My goal is to get a message across in an engaging, entertaining way, drawing people in with animation so they don’t feel like they’re getting hit with a message-laden sledgehammer. This is the strength of all political cartoons, and I’ve found it even more effective in animation. For example, rather than write a long editorial or column decrying the insanity of capital punishment, I created an animated political cartoon featuring a cute needle character, happily killing a variety of inmates. The animation contained many of the same facts and figures I would have included in a column, but the meat was surrounded by a layer of fun and dark humor. The same message was conveyed, but it was made more accessible with cartoons.
Would Americans rather watch cartoons or read a long column of text?
While the Web might attract a younger audience, that continues to change. I have received e-mails from 6-year-olds and from 80-year-olds. I don’t skew my work to any demographic target and try to follow the model of the old Warner Brothers’ creators by doing work that makes me laugh and is important to me. Selfish, I know, but I have an aversion to focus groups.
I generally arrive at my ideas through anger or, more recently, rage. Starting from the point of reading the newspaper and online news sites, I then take notes on stories that jump out at me as particularly good cartoon fodder. It seems that the most troubling times as a citizen can be the best times for a cartoonist. I’m an ambulance chaser, a hyena. I soak it all in—terrorism, wars, famine, hypocrisy, genocide—then get angry, have something to say, add some dark humor, and spit out a cartoon idea. It’s a strange combination of dark and light, sadness and humor that seems to make the best cartoon.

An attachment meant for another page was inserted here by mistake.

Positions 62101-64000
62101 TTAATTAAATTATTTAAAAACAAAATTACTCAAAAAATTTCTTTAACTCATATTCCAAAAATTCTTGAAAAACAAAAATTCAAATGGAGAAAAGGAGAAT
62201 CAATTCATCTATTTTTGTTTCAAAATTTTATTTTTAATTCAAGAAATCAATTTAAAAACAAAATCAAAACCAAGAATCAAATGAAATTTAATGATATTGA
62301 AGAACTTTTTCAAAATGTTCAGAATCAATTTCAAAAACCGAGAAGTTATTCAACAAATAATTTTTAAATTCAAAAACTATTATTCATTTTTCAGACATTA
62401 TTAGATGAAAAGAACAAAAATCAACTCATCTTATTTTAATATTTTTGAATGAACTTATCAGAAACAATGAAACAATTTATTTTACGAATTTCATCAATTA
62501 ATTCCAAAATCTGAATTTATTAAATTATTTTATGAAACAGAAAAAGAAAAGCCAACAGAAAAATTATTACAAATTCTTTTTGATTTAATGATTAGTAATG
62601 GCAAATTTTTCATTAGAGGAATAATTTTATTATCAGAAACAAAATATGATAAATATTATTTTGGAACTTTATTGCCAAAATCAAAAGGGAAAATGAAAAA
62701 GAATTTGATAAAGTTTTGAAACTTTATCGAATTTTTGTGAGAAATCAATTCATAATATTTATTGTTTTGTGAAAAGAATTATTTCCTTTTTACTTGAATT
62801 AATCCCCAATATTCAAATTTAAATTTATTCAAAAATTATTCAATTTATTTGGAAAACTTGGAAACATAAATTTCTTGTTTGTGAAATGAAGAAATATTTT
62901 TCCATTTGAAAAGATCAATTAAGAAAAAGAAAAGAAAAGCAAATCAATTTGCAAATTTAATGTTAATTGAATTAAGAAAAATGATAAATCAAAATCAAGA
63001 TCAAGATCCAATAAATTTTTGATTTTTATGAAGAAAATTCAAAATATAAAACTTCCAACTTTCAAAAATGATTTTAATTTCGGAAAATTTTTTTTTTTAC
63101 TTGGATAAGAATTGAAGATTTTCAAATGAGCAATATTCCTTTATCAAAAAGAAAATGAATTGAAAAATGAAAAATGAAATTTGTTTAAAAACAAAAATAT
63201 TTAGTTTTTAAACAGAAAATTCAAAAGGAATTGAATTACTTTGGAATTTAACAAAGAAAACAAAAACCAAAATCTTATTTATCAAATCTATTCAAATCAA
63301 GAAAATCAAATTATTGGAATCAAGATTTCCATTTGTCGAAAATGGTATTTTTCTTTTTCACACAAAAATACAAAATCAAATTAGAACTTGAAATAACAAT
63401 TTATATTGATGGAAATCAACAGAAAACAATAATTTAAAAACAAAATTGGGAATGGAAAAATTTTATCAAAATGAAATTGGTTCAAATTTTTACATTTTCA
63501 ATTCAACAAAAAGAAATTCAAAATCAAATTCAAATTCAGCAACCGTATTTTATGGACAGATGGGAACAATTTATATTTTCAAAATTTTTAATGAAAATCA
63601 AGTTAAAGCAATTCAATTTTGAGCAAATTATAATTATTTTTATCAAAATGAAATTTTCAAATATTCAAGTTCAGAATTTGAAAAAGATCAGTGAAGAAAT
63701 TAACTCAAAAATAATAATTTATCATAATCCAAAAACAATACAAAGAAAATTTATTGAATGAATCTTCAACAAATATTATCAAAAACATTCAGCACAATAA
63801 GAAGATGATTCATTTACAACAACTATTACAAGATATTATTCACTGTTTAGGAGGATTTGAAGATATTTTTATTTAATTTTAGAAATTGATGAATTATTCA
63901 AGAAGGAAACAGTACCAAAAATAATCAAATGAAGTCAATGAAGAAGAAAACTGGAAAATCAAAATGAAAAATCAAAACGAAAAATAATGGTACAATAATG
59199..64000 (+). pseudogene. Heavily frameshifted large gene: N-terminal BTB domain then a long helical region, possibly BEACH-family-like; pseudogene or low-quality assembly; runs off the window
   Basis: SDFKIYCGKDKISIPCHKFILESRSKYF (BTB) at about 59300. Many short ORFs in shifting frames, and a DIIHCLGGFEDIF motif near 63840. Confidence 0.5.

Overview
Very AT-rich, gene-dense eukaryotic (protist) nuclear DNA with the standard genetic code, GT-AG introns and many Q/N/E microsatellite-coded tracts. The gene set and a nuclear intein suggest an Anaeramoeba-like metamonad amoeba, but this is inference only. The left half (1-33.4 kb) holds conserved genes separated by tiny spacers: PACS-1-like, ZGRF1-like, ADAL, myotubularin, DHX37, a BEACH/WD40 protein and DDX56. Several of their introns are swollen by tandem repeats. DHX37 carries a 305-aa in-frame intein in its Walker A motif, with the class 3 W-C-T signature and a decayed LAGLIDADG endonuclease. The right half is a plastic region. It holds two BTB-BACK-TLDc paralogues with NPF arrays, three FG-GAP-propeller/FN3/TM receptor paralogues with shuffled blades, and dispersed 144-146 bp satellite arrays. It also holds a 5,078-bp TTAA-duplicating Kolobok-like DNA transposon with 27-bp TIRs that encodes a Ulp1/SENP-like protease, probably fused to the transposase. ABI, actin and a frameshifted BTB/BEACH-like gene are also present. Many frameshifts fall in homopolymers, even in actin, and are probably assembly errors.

I’ve received letters from people who tear into me as a crazy blankety-blank pinko who should move to France, or another apparently God-awful place, then say “but I really like your work.” That is what I love about animated political cartoons—people can’t help but watch them, even if they disagree.
Mark Fiore creates his cartoons in San Francisco. His work can be seen at MarkFiore.com, VillageVoice.com, AOL, MotherJones.com, SFGate.com and many other Web sites.